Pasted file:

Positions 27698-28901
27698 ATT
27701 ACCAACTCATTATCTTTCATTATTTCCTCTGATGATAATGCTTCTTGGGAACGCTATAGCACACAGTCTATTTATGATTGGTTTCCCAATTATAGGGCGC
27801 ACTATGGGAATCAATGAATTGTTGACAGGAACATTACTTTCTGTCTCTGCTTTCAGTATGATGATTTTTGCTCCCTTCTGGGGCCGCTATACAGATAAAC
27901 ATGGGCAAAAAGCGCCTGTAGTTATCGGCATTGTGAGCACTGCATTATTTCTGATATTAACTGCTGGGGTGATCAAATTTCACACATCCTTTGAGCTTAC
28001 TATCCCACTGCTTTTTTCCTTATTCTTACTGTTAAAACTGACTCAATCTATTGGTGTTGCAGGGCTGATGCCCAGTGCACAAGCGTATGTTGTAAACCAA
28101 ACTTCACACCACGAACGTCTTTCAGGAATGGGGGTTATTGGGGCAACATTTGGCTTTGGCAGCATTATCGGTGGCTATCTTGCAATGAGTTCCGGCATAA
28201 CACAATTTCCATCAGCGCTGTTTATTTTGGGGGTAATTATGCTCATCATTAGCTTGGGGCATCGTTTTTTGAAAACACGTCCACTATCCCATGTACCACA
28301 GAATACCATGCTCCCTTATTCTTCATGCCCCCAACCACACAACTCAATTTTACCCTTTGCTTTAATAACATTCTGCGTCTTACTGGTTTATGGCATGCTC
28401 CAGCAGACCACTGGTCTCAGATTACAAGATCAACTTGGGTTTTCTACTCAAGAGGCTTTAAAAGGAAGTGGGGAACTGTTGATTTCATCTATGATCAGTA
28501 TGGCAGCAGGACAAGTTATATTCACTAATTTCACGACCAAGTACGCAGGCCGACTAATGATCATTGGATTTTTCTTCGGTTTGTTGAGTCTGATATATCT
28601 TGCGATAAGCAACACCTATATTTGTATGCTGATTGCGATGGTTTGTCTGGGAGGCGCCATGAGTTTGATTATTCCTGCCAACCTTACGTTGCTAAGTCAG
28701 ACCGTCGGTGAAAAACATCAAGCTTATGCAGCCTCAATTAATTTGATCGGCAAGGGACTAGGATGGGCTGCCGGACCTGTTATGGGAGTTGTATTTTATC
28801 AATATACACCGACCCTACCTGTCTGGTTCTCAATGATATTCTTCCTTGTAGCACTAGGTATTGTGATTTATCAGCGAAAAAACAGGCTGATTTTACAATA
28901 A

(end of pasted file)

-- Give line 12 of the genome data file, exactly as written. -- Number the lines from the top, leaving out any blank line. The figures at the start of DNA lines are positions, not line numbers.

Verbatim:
28601 TGCGATAAGCAACACCTATATTTGTATGCTGATTGCGATGGTTTGTCTGGGAGGCGCCATGAGTTTGATTATTCCTGCCAACCTTACGTTGCTAAGTCAG